Oscar Moment: “Fair Game”

19 10 2010

How ready is America to embrace a movie that is pretty deprecating to our sense of patriotism?  Doug Liman’s “Fair Game” will certainly show us if the bomb that was this March’s “Green Zone” was an anomaly or indicative of what to expect for movies about American involvement in Iraq.  (Interestingly enough, both movies share a connection to the Bourne franchise through their directors – Liman took on the first installment in that series, and Paul Greengrass helmed the second and third movies before making “Green Zone.”)

The movie will probably make its two biggest power plays in the lead acting categories with two performances from prestige actors.  Naomi Watts, who plays CIA spy Valerie Plame, was been nominated for Best Actress in 2003, and Sean Penn, who plays her husband, has won the prize twice.  Both stand decent chances, but it’s a tight year in both fields, and they could easily get squeezed out.

With firmly established pack leaders like Annette Bening and Natalie Portman, Best Actress will surely be a tough field to crack for Watts.  She’s strayed away from Oscar-type roles since her 2003 nomination for “21 Grams” save some mild buzz for “King Kong” in 2005.  Watts is well-liked but hardly beloved; however,she has gotten a fair amount of buzz from the movie being shown at Cannes and other festivals; Guy Lodge of In Contention remarked: “Naomi Watts is ideally cast as Plame, really warming to her character as she becomes more imperiled.”  Jeff Wells at Hollywood Experience was a whole lot more supportive:

“… I think this may be her finest performance yet. I think the reason I feel that way is because her role in this film as Valerie Plame is a truly challenging role because NOCs (Non-official cover – government intelligence operatives who assume covert roles in organizations without official ties to their government) are wallflowers by nature and are usually understated and quiet. They want be the least interesting person in the room and want to learn about you without you learning about them.”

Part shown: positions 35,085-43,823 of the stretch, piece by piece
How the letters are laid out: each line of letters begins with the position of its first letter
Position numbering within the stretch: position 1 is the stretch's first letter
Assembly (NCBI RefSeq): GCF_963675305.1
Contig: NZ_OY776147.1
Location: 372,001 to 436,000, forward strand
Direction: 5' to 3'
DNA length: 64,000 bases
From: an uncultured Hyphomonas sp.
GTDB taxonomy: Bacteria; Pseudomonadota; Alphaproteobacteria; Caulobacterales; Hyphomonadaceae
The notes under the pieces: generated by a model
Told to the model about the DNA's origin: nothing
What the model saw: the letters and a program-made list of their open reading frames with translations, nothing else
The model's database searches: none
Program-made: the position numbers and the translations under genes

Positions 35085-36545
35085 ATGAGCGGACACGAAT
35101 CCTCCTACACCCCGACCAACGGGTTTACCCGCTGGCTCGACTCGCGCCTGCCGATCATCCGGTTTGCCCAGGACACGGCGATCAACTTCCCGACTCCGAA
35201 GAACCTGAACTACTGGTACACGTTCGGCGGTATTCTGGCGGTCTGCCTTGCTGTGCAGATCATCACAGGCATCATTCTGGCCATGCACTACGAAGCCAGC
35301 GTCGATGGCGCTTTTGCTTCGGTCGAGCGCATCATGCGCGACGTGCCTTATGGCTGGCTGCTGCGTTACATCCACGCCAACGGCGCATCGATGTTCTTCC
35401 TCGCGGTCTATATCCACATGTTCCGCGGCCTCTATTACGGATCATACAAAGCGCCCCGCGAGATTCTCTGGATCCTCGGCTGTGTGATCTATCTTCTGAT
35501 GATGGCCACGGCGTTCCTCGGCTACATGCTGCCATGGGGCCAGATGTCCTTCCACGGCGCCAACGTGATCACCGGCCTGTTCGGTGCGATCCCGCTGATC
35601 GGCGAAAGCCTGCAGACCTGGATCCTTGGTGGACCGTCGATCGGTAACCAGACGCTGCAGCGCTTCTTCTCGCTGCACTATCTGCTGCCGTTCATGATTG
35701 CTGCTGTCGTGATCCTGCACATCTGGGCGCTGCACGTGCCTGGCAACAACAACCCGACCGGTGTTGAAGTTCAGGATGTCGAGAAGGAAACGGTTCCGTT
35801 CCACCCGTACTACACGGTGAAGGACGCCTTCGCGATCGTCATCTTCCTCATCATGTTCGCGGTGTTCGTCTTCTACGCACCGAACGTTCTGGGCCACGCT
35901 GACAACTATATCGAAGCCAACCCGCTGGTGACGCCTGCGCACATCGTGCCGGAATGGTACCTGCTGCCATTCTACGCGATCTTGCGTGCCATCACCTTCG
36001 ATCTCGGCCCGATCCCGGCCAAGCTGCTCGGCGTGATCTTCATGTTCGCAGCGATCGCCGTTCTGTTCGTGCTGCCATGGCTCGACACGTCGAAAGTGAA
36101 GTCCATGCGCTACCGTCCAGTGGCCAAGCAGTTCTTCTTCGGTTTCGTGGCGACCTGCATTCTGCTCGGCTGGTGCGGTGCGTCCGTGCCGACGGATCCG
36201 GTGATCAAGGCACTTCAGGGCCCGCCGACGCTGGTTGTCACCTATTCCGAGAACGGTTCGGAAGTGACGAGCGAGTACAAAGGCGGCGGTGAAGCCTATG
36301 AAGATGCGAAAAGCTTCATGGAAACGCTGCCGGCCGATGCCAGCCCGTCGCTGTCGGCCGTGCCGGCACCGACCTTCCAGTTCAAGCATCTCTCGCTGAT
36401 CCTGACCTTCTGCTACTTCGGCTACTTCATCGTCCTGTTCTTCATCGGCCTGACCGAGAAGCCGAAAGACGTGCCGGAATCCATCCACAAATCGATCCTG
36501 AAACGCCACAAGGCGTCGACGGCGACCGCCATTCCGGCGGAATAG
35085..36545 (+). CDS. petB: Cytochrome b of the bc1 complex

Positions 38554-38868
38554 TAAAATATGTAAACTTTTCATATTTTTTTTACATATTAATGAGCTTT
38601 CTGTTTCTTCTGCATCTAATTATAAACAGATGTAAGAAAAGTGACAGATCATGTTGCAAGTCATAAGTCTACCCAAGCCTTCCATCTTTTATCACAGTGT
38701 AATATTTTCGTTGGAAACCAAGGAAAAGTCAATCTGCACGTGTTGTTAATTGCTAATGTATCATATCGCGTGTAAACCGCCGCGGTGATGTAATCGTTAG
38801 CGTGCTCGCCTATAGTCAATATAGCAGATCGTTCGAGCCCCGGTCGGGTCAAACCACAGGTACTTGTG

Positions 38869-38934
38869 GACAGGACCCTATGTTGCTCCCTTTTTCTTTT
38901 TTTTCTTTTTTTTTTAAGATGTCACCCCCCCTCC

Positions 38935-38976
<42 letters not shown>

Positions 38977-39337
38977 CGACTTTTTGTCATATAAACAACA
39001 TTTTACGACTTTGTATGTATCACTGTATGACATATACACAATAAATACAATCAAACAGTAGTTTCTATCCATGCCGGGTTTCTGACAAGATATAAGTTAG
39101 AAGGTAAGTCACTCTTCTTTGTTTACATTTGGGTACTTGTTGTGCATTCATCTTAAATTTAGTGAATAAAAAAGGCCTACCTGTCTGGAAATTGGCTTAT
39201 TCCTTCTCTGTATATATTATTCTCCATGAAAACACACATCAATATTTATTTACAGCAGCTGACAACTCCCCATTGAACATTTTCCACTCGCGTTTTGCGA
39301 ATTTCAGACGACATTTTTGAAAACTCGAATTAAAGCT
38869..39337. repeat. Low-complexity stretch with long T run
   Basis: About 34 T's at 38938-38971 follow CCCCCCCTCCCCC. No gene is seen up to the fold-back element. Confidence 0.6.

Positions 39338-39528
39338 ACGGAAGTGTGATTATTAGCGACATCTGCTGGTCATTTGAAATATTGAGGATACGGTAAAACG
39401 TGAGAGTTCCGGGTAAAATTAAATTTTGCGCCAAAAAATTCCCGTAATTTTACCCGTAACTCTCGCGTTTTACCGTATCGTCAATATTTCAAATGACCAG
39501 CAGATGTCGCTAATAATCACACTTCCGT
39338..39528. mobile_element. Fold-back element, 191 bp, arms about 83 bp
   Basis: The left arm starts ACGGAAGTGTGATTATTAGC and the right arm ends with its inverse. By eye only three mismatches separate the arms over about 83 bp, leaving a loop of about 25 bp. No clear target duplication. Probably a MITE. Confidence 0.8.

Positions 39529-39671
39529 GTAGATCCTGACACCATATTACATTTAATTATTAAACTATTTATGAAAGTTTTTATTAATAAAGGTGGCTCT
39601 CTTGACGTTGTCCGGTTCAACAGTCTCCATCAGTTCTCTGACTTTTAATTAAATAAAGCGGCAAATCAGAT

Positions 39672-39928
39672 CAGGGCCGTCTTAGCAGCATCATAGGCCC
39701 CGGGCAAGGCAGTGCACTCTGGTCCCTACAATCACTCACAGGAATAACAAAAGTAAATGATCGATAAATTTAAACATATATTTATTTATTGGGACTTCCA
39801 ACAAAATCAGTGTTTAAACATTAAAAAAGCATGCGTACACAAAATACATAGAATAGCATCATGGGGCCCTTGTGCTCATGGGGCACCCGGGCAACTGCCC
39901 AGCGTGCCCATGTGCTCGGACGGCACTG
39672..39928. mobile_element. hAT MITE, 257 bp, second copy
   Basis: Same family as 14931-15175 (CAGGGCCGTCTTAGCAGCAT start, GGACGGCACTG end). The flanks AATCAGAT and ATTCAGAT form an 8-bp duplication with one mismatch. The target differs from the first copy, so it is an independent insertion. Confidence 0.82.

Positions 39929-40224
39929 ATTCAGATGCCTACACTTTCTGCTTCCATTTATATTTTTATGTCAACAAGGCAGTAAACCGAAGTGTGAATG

I don’t think Sean Penn could win again just because of the virtual cap off at two Oscar wins.  Three would put him at Jack Nicholson status, but even Jack received his Oscar with eight and twelve year gaps.  A win for “Fair Game” would make three wins in seven years for Penn, which is, needless to say, a little excessive.  But Meryl Streep has been nominated a whopping 11 times since her last win, so a nomination is by no means out of the question.  He clearly has the respect and the praise to get him there (Sasha Stone of Awards Daily raved “he has so much charisma, such cinematic force one can hardly wrap one’s mind around it”), but it’s a pretty tight field as is.  I wouldn’t be surprised to see him get edged out by first-time nominees like Jesse Eisenberg and James Franco or one-time nominees like Colin Firth and Mark Wahlberg.

For the movie to have a shot at Best Picture, there needs to be some big buzz building around the opening to carry it through the season.  It received mostly positive marks from its Cannes debut, but no one was jumping out of their seat in excitement.  Emerging from the Bush era, “Fair Game” takes a look at how far we were willing to let the government take our freedom in exchange for security – and the victims of such policies.  It’s not a sympathetic look at America, and neither was last year’s Best Picture winner “The Hurt Locker.”  Are the politics of Oscar entering an era of confronting harsh realities?

It will need either an audience (which doesn’t seem too likely given the reception for other Iraq movies) or some strong critical allies to overcome what looks to be a fairly lackluster reception.  It’s hard to get a best Picture nomination when you draw a remark like this from a major trade: “Greeted with solid applause and a smattering of boos after its first press screening, ‘Fair Game’ has an enjoyable opening hour before disintegrating into melodramatic hooey” (that would be Manohla Darghis of The New York Times).

The movie’s chances could be hurt by fledgling studio Summit Entertainment.  As Kris Tapley of In Contention put it, “I’m curious to see how the studio will handle a campaign that doesn’t unfold serendipitously, as ‘The Hurt Locker’ seemed to do last year.”  The campaign will need to be big and brassy to keep interest going for four months on this movie.  Precursors are going to have to mention it frequently if it wants to nab a spot in the bottom 5 of Best Picture.

BEST BETS FOR NOMINATIONS: Best Picture, Best Actress (Watts)

OTHER POTENTIAL NOMINATIONS: Best Actor (Penn), Best Adapted Screenplay



2 responses

30 10 2010

Why don’t you have a similar poll for Best Actress, one of your two BEST BETS FOR NOMINATIONS:?

30 10 2010

I usually limit it to one poll per post, and I’m more curious to poll my readers on how they feel about the movie for Best Picture since it’s a riskier pick.

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